By: Ryan Walsh
The lessons Disney`s learned from its long history of feature films are apparent in their 53rd film Frozen. Initial impressions from the trailers might make you think that this is simply a vapid children’s film, however it is much deeper. In fact, the emotional depth of the film was crafted with enough care to captivate any audience, regardless of age.
Loosely based on a fairy tale by Hans Christian Anderson entitled “The Snow Queen”, the film depicts Anna’s relationship with her sister Elsa, who has the magical ability to freeze objects and create ice.
Elsa is afraid of hurting others with her power. As she grows stronger, she must also learn to keep her powers under control. However, after an argument about Anna’s sudden engagement to a Prince she just met, Elsa’s icy powers are revealed to everyone. Panicking to keep her powers in control in front of the entire kingdom, Elsa runs away believing that she is better off alone away from human interaction. Not knowing, however, that her power is creating an endless winter in the kingdom, as her sister Anna goes on a journey not only to save the kingdom, but to save her own sister from complete isolation.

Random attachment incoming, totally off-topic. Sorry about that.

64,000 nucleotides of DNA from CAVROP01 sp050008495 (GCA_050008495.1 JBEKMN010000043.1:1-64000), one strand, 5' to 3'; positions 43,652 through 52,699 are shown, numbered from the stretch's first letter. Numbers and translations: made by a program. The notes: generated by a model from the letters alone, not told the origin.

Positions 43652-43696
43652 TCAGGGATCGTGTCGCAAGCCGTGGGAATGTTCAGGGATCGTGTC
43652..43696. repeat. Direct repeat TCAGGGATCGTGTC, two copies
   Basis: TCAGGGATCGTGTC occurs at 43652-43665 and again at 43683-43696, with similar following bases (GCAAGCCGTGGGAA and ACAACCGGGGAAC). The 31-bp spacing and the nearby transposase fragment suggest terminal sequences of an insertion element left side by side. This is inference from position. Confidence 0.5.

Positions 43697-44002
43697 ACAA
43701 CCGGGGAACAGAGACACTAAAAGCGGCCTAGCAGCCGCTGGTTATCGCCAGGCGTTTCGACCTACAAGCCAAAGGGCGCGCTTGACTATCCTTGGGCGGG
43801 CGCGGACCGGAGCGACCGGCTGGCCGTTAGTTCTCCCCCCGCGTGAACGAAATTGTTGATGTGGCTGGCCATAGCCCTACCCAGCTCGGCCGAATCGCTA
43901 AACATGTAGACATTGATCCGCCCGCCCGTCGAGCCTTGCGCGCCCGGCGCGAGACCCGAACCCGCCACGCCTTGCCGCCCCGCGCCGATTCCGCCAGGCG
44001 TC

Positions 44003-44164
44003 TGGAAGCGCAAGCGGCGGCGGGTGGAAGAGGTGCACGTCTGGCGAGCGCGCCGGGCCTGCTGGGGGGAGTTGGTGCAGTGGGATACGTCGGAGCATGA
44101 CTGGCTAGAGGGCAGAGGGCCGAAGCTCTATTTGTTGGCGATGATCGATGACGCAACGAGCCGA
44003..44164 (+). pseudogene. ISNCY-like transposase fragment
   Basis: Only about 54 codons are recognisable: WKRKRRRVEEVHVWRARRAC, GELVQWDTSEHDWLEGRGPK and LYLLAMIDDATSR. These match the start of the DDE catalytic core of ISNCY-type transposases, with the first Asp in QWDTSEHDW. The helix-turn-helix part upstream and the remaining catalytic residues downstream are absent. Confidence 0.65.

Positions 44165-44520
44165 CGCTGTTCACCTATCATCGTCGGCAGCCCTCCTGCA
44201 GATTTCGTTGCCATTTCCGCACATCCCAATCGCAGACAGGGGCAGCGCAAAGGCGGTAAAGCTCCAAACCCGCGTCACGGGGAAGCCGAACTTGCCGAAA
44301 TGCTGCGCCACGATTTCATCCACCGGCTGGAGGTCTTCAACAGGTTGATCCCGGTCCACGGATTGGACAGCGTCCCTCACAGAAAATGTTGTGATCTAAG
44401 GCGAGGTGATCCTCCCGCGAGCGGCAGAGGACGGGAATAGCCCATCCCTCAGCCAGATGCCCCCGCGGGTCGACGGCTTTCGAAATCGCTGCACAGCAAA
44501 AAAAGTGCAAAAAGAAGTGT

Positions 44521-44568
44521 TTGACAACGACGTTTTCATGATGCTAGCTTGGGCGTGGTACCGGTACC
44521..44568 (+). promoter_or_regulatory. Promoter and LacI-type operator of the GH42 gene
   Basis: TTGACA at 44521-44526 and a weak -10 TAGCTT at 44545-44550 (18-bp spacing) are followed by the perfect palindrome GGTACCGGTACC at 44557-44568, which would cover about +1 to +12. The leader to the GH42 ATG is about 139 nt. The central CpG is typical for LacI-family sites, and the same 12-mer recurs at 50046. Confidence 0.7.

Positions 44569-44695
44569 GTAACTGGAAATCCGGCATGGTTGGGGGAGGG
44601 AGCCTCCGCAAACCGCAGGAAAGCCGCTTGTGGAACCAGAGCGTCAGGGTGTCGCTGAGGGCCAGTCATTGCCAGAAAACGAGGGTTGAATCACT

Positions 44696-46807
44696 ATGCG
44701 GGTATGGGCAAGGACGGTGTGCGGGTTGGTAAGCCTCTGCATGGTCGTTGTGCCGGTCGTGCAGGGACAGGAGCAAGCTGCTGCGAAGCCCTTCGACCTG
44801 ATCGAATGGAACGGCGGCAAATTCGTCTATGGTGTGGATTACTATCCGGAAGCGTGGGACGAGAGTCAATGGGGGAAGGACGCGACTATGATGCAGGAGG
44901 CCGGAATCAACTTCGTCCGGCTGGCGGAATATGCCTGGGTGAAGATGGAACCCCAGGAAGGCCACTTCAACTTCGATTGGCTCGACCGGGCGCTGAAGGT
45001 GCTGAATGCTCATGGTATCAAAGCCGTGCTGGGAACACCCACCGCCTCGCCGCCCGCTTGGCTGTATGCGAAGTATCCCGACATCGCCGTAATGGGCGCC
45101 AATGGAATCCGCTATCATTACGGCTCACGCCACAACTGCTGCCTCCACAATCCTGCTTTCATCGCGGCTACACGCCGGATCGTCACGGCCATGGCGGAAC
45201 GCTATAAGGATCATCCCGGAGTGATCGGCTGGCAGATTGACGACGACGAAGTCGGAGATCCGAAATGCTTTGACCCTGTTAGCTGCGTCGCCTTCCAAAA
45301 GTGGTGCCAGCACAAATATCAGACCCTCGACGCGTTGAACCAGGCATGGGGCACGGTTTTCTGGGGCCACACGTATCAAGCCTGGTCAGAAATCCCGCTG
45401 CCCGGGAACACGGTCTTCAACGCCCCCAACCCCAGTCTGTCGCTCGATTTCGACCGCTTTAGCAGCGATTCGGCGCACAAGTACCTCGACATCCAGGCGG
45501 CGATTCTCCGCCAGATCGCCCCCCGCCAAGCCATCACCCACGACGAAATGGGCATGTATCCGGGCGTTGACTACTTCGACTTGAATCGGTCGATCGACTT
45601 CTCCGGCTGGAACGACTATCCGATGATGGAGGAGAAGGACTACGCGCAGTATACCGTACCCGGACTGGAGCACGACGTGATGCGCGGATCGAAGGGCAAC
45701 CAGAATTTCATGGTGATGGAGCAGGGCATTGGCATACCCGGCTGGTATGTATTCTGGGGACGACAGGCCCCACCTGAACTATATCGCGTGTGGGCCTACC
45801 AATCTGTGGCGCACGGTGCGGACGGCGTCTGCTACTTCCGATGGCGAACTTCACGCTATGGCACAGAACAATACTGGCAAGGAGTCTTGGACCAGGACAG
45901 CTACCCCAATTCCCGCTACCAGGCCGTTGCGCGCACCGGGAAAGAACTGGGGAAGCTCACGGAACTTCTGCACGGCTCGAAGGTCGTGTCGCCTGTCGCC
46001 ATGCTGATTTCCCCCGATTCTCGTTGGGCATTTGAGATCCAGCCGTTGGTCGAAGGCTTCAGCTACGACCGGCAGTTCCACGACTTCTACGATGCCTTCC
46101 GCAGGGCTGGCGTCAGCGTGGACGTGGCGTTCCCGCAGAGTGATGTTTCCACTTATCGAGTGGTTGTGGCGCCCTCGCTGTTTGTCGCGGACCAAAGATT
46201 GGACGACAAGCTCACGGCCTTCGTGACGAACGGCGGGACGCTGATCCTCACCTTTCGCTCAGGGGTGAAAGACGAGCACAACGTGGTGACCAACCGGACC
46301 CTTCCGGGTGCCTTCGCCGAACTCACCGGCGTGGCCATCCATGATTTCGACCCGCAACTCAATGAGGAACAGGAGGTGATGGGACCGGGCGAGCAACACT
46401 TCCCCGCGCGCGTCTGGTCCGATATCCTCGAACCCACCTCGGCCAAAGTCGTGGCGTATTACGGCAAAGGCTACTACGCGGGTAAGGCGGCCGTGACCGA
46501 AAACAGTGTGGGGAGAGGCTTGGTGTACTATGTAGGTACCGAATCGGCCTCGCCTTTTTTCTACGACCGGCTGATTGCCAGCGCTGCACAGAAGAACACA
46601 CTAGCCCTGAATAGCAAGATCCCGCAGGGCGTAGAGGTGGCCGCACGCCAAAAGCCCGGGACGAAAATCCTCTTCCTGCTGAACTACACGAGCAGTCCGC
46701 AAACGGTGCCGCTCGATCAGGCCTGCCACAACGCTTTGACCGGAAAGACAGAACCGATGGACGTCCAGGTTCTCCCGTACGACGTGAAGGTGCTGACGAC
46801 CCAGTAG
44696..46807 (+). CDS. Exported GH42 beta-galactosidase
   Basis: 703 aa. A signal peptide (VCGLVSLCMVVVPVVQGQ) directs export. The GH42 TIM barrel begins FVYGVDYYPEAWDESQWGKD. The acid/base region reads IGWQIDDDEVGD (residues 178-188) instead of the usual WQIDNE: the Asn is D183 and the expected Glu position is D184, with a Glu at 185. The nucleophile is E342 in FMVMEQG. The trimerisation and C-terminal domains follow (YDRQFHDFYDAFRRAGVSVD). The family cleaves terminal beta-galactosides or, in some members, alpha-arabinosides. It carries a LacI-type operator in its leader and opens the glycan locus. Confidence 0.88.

It is this exploration between the complex relationship of Anna and Elsa that makes the film so intriguing. Most well known Disney films of the past often focus on stories about love between a man and a woman. In abandoning that for a familial love, the film feels more genuine and human.
In addition to the story, the songs were created by Broadway writers and are easily some of the best musical numbers in a Disney movie since The Little Mermaid. Take my advice; don’t judge Frozen by the slapstick commercials alone. Choose to see the film that offers a lot more heart and nostalgia than we give Disney credit for as of late. Watch Frozen and let it melt your heart.